Public research ‘shaping the future of driverless vehicles’
Over the next three weeks members of the public will participate in the first extended trial of driverless technology in London.
Launched today (5 April) as part of the GATEway project, the trial will examine public acceptance of, and attitudes towards, driverless vehicles.
The trial will see a prototype driverless shuttle navigate a 2km route around the Greenwich Peninsula at speeds of up to 10mph, using advanced sensors and software to detect and avoid obstacles, while carrying members of the public.
While the vehicle will be controlled by a computer, a ‘safety steward’ will be on board at all times to comply with the UK’s code of practice on automated vehicle testing.
The focus of the study is not the technology itself, but how it functions alongside people in a natural environment. The trial will explore people’s preconceptions of driverless vehicles and barriers to acceptance, through detailed interviews with participants before and after they ride in the shuttle. Residents and visitors to Greenwich are also invited to leave feedback via an interactive map.
Launched in 2016, the GATEway Project is a research programme, led by the Transport Research Laboratory (TRL) and funded by government and industry. It aims to demonstrate the use of automated vehicles for ‘last mile’ mobility, connecting existing transport hubs with residential and commercial areas using a zero emission, low noise transport system.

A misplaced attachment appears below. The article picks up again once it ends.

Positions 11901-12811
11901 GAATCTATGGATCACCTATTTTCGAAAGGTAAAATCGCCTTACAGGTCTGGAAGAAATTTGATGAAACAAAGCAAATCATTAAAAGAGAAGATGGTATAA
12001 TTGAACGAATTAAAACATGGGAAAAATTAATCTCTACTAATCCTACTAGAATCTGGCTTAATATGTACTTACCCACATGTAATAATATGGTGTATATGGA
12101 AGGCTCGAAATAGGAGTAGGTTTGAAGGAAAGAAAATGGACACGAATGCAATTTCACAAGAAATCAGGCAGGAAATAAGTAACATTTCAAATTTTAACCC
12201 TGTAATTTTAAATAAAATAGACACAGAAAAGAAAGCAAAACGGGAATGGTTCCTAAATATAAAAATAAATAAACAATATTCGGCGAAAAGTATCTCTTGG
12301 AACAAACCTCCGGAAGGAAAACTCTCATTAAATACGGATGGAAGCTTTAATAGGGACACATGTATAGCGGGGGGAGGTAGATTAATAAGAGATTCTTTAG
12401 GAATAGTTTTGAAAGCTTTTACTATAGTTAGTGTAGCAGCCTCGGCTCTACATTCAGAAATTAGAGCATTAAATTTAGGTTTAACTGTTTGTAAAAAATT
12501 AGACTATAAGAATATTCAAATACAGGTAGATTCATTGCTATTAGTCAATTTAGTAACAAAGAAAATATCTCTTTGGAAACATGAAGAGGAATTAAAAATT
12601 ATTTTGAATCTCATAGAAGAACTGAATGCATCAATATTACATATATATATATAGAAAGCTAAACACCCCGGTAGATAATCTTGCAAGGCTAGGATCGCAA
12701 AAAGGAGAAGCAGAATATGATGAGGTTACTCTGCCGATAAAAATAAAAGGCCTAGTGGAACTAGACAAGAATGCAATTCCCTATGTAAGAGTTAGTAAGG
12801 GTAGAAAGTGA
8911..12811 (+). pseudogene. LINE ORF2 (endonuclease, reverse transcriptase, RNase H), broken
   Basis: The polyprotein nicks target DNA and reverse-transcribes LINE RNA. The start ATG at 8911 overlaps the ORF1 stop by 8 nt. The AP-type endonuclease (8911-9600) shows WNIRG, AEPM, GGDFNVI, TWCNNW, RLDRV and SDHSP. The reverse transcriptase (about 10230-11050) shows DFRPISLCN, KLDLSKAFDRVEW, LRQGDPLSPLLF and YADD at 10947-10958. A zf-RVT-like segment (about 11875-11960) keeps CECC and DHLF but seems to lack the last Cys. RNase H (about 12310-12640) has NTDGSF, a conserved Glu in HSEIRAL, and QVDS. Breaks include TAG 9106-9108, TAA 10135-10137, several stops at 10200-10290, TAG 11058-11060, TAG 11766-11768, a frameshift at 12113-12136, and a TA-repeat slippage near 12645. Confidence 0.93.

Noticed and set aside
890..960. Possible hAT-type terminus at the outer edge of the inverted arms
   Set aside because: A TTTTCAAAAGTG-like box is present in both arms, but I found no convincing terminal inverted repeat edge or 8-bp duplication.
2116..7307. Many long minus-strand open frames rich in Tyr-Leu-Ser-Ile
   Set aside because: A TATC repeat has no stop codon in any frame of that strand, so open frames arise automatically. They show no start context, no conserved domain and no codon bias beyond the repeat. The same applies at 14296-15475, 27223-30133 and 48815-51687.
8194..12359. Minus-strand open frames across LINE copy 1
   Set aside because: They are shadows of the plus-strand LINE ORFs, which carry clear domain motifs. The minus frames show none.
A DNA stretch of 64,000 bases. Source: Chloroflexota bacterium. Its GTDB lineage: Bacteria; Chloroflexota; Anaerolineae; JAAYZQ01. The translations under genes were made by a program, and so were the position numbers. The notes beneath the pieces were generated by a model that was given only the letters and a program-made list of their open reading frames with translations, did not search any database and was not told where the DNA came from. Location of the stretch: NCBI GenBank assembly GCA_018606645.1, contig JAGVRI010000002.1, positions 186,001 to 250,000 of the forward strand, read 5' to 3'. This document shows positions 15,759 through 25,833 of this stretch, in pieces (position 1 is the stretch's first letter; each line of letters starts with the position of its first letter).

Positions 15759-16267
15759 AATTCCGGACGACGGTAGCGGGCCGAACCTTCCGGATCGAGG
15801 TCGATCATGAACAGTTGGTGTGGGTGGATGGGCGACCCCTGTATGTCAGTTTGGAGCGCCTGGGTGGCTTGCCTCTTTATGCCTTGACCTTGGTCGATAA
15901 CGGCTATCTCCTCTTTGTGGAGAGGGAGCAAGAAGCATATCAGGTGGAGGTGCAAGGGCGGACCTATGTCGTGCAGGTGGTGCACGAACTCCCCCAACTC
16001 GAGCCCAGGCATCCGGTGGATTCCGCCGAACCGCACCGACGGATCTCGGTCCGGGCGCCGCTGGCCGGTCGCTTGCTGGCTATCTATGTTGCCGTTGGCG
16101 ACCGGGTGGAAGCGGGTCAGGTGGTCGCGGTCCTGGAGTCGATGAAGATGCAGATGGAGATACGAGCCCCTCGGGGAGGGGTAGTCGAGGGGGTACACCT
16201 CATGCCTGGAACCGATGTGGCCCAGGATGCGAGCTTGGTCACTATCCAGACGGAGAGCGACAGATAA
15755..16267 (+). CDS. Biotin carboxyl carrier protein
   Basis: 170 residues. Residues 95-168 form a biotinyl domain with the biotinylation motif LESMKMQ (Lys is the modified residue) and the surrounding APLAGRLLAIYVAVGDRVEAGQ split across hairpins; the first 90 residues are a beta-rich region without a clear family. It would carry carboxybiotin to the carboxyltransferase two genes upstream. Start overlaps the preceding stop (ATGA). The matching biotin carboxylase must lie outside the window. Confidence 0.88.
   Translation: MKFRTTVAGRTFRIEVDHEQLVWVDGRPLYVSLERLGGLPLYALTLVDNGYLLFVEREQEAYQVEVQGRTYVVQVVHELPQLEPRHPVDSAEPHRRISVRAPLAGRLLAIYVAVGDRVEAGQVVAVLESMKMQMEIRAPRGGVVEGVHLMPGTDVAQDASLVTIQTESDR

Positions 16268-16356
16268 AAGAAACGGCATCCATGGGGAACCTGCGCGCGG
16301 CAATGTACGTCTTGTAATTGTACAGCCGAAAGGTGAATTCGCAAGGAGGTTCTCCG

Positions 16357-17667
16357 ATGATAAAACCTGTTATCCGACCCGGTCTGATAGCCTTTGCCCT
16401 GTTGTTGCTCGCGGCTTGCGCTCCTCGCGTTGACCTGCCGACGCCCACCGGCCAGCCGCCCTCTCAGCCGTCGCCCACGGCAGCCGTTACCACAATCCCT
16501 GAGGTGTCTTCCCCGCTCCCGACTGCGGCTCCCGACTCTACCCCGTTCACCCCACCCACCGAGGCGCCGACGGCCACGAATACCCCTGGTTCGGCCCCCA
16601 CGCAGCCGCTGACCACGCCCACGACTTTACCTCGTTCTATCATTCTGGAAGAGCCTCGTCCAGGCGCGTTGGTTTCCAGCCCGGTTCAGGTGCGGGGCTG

Professor Nick Reed, academy director at TRL, said: “This research is another milestone in the UK’s journey towards driverless vehicles and a vital step towards delivering safer, cleaner and more effective transport in our cities.
“It is critical that the public are fully involved as these technologies become a reality. The GATEway Project is enabling us to discover how potential users of automated vehicles respond to them so that the anticipated benefits to mobility can be maximised.
“We see automated vehicles as a practical solution to delivering safe, clean, accessible and affordable last-mile mobility. I’m hugely proud of the work that has been undertaken in preparing for these tests and excited to move on to public testing.”
GATEway is one of three projects awarded funding by Innovate UK under a competition entitled ‘Introducing driverless cars to UK roads’. The other two projects are UK Autodrive in Coventry and Milton Keynes, and Venturer in Bristol.
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